Monday, April 18, 2011

Murdoch Super-Injunctions and Other Stuff

We used to call it treason when I was younger. Now the bright young things call it lobbying.

HACKGATE DAY 92: Murdoch’s head on block says lawyer…

….but beware the double-edged sword.

Rupert Murdoch’s past behaviour suggests that he prizes monopoly ownership far higher than press freedoms. Indeed, it is the horrible reality of having so much of the press in the hands of shadowy characters that brings with it the danger of censorship. The Newscorp/Murdoch mentality has always been ‘do what it takes to get the story’. You can’t have off-limits press freedoms with that kind of ‘no limits’ ethic: that’s why we need to get Roop and other unelected exiles out of our media lives. The cruel irony is that failure to do this will give an excuse to the elite – both political and judicial – to introduce draconian publication limits with the cheery admonition, “Remember Newscorp”.

As The Slog has posted previously, the elite that stood by looking the other way while liberal journalists and right-wing blog writers nailed this scandal would not even blink at the hypocrisy of doing such a thing. So top marks to The Guardian (and in Slogger’s Roost, we don’t say that very often) for starting right now to highlight the danger. Given Britain already has disgraceful restrictions on Court reporting in some sectors – a disgrace compounded by New Labour’s unwillingness to change that state of affairs – the last thing we need is grubby ambulance chasers with yet more flimsy excuses to protect their powerful clients.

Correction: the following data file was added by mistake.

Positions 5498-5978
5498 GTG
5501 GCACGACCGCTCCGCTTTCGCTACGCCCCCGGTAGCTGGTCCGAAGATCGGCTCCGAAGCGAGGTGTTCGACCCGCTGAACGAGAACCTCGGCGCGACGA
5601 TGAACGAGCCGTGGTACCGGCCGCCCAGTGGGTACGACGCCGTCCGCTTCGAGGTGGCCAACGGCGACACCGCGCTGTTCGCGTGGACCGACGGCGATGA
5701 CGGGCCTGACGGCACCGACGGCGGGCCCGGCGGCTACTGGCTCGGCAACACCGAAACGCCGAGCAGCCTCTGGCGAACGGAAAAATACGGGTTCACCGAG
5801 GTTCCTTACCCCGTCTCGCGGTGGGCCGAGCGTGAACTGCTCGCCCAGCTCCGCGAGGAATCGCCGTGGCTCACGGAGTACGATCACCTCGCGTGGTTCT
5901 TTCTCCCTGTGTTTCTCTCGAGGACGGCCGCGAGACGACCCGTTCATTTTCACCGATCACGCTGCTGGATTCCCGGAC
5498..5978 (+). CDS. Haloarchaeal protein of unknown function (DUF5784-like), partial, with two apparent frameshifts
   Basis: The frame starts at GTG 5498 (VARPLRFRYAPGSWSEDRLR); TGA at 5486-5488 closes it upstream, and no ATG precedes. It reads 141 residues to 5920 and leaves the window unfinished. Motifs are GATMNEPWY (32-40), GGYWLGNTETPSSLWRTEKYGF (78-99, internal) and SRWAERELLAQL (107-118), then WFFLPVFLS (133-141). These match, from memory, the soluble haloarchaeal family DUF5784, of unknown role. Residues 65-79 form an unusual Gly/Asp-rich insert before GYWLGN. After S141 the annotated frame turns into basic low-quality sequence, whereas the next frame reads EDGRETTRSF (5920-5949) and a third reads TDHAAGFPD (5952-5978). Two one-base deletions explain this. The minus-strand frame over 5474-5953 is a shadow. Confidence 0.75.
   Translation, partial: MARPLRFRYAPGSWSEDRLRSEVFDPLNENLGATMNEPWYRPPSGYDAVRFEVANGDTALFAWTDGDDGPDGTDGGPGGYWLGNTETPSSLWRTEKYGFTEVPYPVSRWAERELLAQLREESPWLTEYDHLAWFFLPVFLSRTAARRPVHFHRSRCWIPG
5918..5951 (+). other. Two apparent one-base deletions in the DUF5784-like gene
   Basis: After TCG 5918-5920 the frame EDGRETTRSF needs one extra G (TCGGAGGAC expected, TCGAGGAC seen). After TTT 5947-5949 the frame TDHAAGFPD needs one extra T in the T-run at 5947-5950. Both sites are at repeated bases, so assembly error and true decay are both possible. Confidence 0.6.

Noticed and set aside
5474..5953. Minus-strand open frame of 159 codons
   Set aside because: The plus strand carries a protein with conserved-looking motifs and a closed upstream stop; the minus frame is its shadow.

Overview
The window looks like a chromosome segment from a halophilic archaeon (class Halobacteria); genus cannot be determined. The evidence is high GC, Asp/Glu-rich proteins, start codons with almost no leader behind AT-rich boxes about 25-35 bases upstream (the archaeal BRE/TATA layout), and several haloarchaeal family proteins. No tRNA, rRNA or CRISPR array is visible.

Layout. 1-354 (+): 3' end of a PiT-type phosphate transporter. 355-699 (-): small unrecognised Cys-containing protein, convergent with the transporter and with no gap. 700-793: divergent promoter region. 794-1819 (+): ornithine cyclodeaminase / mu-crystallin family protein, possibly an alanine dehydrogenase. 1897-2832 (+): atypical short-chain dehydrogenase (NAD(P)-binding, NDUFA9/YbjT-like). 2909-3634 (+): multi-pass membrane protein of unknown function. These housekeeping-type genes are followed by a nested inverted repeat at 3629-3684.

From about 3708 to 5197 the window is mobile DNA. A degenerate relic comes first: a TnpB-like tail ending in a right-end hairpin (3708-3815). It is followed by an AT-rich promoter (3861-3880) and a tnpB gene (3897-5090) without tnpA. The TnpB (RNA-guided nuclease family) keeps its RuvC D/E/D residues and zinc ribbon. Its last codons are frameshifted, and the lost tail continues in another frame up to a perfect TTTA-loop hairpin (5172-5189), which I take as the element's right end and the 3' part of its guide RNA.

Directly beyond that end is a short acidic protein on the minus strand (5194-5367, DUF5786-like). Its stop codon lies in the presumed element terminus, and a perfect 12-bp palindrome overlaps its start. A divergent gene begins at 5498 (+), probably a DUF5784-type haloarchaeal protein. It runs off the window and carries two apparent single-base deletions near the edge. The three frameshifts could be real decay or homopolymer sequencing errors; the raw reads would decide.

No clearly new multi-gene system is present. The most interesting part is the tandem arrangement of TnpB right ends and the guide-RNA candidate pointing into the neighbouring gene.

The Guardian’s piece looks at the super-injunction trend, and gets LibDem MP John Hemming (who is launching an inquiry into possibly unlawful secrecy) to go on the record about a new type of super-dooper injunction designed to gag investigative journalists.

Hemming said the new breed of gagging order – used in relation to a case in the high court in London last week…anyone know which one? – meant journalists could face jail simply for questioning innocent victims of illegality. “It has the effect of preventing journalists from speaking to people subject to this injunction without a risk of the journalist going to jail. That is a recipe for hiding miscarriages of justice,” said the MP, “It puts any investigative journalist at risk if they ask any questions of a victim of a potential miscarriage of justice … I don’t think this should be allowed in English courts.” more

Gordon Brown is a practising paedophile whose activities are known not only to the British, American and Israeli intelligence services, but also by Rupert Murdoch and his senior editor at the Sunday Times.

No comments: